The recent—although low-profile—upsurge in initiatives aiming to revive talks can be explained by the imminent expiry of a set of UN restrictions on Iran on 18th October 2023 introduced in UN Security Council Resolution (UNSCR) 2231[xix], adopted in endorsement of the JCPOA. After these ‘sunset’ clauses are due, UN restrictions[xx] on Iran’s development of ballistic missiles capable of delivering nuclear weapons alongside a ban to import and export missile-related technology, including drones, will expire.

The Dispute Resolution Mechanism, colloquially referred to as ‘snapback’, appears in articles 36 and 37 of the JCPOA as well as in articles 10 to 15 of UNSCR 2231[xxi], and is aimed at restoring UN sanctions[xxii] on Iran in place before the signing of the JCPOA at the request of any member of the deal should Iran violate the terms of the agreement. In December 2022, the EU3 released a joint statement[xxiii] following a discussion in the UN Security Council, reaffirming their commitment to activate the snapback clause if Iran did not return to compliance with the terms of the JCPOA. Specifically, uranium enrichment above 60% was defined as a red line. Importantly, the snapback mechanism cannot be vetoed by any member of the Security Council, which provides a unique avenue to the US and its European partners to restore UN sanctions without the approval of Russia.

Of course, Iran has technically crossed the abovementioned red line by enriching uranium to 84% purity, which the IAEA discovered in February this year[xxiv]. The fact that the report did not lead to an escalation into international conflict was due to the combined efforts of the Iranian regime and the IAEA to prove[xxv] that the insignificant quantity of 84% enriched uranium particles detected was an accidental by-product of uranium enrichment up to 60%. Considering Iran’s long track record of limiting IAEA access to its nuclear sites, however, the incident can also be interpreted as a message sent by the regime to its adversaries that it does have the technical capabilities and the know-how to acquire weapons-grade uranium. This evidences the dangerous strategy of posturing between Iran and the West defined by recurring periods of escalation and de-escalation, which has—so far—stopped short of all-out war.

Notwithstanding the absence of weapons-grade uranium stockpiles, the IAEA reported[xxvi] that Iran’s enriched uranium reserves are 18 times larger than the limit specified in the JCPOA. The IAEA estimated that Iran possesses 434.7 kg of uranium reserves enriched to 20% in the form of uranium hexafluoride, 87.5 kg of uranium enriched to 60% as well as an additional 37.7 kg produced in other forms.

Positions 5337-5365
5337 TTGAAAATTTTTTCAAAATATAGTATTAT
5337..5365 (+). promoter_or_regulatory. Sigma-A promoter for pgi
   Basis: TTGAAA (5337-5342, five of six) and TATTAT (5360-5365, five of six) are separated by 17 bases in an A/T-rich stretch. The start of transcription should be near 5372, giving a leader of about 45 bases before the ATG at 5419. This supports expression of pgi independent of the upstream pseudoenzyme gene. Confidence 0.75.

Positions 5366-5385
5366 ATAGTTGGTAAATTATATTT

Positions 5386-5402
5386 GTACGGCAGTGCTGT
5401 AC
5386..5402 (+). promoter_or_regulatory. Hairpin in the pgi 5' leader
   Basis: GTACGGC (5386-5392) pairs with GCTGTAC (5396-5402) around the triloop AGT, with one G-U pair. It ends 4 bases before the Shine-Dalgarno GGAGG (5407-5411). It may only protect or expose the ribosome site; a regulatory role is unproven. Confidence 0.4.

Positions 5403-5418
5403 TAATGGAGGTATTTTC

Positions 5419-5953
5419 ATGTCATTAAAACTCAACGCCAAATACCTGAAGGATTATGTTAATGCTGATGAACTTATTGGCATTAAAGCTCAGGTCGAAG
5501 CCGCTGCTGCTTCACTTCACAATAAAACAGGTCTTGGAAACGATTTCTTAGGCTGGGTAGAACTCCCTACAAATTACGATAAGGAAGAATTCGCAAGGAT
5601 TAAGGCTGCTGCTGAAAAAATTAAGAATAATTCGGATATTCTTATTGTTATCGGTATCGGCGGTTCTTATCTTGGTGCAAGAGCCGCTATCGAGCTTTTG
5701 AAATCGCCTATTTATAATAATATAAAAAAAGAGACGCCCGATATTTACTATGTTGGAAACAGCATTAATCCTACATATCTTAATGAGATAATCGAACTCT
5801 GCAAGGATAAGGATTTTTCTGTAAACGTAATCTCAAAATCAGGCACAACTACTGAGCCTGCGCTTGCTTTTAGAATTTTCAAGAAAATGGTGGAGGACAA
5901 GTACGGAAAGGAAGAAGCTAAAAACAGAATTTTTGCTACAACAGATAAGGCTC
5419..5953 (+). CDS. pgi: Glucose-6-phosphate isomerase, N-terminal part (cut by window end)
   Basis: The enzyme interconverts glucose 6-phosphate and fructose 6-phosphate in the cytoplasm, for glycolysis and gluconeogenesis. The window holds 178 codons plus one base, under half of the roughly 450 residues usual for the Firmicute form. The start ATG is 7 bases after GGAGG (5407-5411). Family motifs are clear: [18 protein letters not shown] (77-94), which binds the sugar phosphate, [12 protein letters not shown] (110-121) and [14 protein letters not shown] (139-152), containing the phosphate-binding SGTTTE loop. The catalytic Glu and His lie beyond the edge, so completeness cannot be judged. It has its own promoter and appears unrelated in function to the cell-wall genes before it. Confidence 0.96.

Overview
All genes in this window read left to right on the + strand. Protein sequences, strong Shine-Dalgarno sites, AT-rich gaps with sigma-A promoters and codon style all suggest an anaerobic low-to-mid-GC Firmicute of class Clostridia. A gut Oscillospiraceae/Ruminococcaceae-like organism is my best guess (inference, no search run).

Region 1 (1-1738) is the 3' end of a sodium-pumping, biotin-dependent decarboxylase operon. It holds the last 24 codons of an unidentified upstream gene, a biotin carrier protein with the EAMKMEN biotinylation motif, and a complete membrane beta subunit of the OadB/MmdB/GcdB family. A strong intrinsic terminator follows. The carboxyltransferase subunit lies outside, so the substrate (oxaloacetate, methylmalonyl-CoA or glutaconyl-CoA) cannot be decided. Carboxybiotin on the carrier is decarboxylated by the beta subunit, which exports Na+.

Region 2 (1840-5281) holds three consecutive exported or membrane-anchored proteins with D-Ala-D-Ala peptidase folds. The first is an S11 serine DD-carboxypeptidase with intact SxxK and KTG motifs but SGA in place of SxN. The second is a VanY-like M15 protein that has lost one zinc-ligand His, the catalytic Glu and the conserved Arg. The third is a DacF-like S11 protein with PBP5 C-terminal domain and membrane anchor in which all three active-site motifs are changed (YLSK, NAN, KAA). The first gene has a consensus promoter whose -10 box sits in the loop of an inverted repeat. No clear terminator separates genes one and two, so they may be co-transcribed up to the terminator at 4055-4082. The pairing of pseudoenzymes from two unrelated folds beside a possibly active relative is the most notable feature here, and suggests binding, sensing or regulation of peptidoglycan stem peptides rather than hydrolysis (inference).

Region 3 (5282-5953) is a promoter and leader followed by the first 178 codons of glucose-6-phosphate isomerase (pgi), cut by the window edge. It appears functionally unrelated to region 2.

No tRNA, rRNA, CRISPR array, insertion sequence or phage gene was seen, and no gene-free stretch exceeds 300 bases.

The fact that the snapback mechanism has not been activated up until this point despite clear violations of the terms of the JCPOA is, in large part, due to the desire of the US and the E3 to avoid irreversibly escalating tensions. Enforcing the option of snapback and placing further pressure on an already strained Iranian economy would likely lead to a critical situation, considering that Iran’s nuclear breakout time has been reduced[xxvii] to mere weeks from the original 12 months the Obama administration envisioned in 2015[xxviii].

On the other hand, the strategy of waiting and aiming to limit uranium enrichment in Iran to 60% risks the expiry of crucial UN sanctions in the immediate future as well as other provisions of UNSCR 2231 as a whole by January 2026[xxix], after which Iran’s nuclear program would be completely free of restrictions. In light of the new cold war waged between Russia and the United States in the lands of Ukraine, a new negotiation process and UN Security Council resolution would be unlikely to pass Russia’s veto.

Which New Deal?

The idea for a different framework is catching on.


In their analysis, Ali Vaez and Vali Nasr[xxx] narrowed down the US and its Western partners’ priorities to the extension of restrictions and the expansion of the Iran agreement to missile-related and regional geopolitical issues. US Secretary of State Antony Blinken spoke[xxxi] about a broader JCPOA deal that would also address Iran’s regional policies of destabilisation and its ballistic missile program. On the other hand, in a recent speech[xxxii] at the Washington Institute, US National Security Advisor Jake Sullivan spoke about the US’ need to pursue diplomatic avenues that will lead to a long-term solution with regard to Iran’s nuclear program, indicating that a new plan might also be on the table. Even if conditions in the international arena were conducive for Tehran to take on a more conciliatory stance, the negotiation process would likely be complicated and long.